The Paladin Prophecy by Mark Frost
Will West is careful to live life under the radar. At his parents' insistence, he's made sure to get mediocre grades and to stay in the middle of the pack on his cross-country team. Then Will slips up, accidentally scoring off the charts on a nationwide exam.
Now Will is being courted by an exclusive prep school… and is being followed by men driving black sedans. When Will suddenly loses his parents, he must flee to the school. There he begins to explore all that he's capable of - physical and mental feats that should be impossible - and learns that his abilities are connected to a struggle between titanic forces that has lasted for millennia.
The initial storyline, sounding like a bizarre mix of X-men and Da Vinci Code, isn’t exactly compelling but the actual story itself morphs into something far more enjoyable. We meet Will West, an average teenager in a small town, who suddenly finds his life taking a series of bizarre turns and he must make quick decisions in order to stay alive and ahead of the people after him. Along the way he also discovers that he can perform great feats of physical and mental strength, as well as encountering friends and enemies alike that play a big part in his destiny.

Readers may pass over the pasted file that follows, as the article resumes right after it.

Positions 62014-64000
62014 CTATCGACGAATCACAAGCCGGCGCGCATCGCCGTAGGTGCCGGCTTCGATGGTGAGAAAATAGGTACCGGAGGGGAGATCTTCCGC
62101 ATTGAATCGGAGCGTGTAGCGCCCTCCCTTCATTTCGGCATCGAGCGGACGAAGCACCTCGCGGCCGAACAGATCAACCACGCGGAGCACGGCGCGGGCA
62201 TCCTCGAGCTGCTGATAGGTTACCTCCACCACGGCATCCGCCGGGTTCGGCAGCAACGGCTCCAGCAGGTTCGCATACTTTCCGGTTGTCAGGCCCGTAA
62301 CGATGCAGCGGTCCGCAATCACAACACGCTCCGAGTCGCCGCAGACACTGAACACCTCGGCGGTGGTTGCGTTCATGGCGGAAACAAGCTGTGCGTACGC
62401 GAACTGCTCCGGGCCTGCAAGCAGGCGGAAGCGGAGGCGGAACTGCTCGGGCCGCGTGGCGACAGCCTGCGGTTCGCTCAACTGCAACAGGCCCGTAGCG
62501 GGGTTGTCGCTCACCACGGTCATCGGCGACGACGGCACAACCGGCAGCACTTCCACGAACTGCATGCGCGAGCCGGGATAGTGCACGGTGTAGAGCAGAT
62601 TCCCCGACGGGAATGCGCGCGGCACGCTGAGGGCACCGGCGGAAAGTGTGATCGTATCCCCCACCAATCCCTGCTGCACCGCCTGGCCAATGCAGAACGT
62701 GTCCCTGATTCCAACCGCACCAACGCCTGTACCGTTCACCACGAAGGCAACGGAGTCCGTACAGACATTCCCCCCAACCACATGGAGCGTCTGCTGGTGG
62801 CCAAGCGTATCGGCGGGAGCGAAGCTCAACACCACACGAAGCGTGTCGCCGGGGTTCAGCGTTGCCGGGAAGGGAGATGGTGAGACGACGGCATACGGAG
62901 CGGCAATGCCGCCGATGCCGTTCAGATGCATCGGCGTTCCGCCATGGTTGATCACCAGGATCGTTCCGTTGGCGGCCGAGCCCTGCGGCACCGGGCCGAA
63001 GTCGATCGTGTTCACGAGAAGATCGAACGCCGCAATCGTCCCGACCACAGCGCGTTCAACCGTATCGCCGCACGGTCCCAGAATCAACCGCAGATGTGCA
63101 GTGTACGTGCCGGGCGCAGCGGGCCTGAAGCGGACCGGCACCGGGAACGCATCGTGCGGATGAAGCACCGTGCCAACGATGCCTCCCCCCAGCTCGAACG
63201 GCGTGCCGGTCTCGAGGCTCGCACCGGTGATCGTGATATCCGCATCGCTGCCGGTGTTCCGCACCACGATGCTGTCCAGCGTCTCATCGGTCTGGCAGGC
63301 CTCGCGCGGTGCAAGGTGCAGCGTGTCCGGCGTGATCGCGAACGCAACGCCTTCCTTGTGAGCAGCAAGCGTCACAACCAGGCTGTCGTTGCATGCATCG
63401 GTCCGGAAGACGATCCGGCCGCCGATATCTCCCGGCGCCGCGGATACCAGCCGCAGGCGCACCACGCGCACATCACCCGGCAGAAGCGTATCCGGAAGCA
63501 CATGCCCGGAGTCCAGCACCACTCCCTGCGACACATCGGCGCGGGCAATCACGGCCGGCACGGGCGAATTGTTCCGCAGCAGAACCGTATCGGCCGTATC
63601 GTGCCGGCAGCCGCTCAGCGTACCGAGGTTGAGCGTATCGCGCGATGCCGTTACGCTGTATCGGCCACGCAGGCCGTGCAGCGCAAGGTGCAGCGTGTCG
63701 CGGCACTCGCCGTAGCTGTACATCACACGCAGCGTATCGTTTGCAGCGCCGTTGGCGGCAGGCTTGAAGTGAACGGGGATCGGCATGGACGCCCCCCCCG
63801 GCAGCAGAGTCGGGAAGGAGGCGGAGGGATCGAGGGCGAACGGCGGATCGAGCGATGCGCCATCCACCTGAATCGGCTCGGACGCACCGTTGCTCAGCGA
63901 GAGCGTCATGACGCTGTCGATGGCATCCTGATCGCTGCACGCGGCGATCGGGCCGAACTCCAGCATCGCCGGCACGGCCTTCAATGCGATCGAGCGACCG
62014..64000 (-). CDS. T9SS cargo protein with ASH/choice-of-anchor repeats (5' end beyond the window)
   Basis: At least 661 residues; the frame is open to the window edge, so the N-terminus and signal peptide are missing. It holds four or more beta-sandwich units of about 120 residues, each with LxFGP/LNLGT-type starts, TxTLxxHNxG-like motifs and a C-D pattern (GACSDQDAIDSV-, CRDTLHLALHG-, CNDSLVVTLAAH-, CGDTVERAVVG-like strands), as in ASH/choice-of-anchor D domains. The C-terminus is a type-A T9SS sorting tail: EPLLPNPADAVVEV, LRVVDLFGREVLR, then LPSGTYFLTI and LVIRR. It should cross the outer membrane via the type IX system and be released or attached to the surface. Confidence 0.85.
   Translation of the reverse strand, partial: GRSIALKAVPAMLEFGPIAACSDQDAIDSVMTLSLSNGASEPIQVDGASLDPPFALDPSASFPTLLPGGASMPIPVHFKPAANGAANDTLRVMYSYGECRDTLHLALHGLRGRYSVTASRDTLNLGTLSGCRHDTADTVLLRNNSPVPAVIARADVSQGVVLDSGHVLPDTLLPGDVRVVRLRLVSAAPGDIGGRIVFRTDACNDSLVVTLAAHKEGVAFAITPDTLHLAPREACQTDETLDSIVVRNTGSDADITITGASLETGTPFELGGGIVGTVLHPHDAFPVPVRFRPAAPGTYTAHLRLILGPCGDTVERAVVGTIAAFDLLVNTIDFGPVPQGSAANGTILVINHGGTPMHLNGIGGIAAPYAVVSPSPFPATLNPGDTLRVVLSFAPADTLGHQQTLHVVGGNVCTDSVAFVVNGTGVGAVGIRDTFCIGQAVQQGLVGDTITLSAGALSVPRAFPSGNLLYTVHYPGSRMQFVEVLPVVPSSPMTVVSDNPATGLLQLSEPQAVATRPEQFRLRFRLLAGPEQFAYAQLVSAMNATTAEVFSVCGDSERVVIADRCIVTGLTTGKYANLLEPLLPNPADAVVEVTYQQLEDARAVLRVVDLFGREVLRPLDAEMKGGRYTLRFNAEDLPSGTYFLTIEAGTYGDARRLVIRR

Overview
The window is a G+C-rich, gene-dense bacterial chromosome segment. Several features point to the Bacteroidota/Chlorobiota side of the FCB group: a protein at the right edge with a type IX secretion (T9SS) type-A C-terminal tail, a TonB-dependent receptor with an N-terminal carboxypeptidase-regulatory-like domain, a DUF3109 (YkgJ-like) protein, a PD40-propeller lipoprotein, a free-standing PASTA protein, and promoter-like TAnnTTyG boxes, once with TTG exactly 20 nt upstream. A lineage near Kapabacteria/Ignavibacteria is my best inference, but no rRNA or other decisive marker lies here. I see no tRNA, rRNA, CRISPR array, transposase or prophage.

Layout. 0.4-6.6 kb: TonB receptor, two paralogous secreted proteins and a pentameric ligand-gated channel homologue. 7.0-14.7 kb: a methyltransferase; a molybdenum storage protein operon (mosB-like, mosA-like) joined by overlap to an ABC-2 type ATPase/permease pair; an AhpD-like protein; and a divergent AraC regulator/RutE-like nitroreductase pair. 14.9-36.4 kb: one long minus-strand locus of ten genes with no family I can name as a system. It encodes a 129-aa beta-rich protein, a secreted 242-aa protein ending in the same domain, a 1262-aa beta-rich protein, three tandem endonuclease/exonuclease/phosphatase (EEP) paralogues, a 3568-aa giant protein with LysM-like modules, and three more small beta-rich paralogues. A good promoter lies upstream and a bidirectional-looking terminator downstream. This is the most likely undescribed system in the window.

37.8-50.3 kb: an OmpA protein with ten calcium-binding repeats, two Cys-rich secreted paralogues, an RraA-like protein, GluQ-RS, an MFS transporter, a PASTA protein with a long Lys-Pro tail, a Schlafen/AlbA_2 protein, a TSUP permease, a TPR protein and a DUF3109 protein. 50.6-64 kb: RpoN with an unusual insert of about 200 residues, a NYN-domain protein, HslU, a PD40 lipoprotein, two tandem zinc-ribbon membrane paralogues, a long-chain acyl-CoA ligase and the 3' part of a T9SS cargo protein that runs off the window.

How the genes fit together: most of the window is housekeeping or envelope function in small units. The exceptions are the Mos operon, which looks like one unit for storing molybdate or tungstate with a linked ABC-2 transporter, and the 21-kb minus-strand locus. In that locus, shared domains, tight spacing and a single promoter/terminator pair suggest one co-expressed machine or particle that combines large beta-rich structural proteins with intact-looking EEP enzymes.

Standing at around 500 pages, this book is no small tome and the plot is ridiculously complicated, not aided by the sheer speed with which it moves. In some instances this is actually a positive trait, the book certainly kept me hooked to the end, but a lot of important explanations are either lacking in substance or skipped entirely. I suspect the promise of the second book in the series will be to answer some of who's, what's and why's, but this book feels like it is missing a lot of necessary groundwork to help you engage fully with the plot. There's also the way Will's schoolmates talk – it may seem like a small gripe but does Frost actually believe that teenagers talk like that? I had to keep taking time out from the book just to get over the ridiculousness of some of the conversations.
Despite its failings, and there are many, I still found The Paladin Prophecy highly entertaining with a fast, engaging storyline and a few likeable characters. I can’t put my finger on what actually made the book so enthralling, perhaps it’s the speed of the narrative, maybe it’s Will’s unlikely companions, but either way the finished product is definitely something I’d recommend if you like your fantasy books. The second in the series should be making its way onto our shelves soon, and I’ll be keeping a keen eye on Frost’s website for the release date.
This The Paladin Prophecy book review was written by Jo Fitzpatrick
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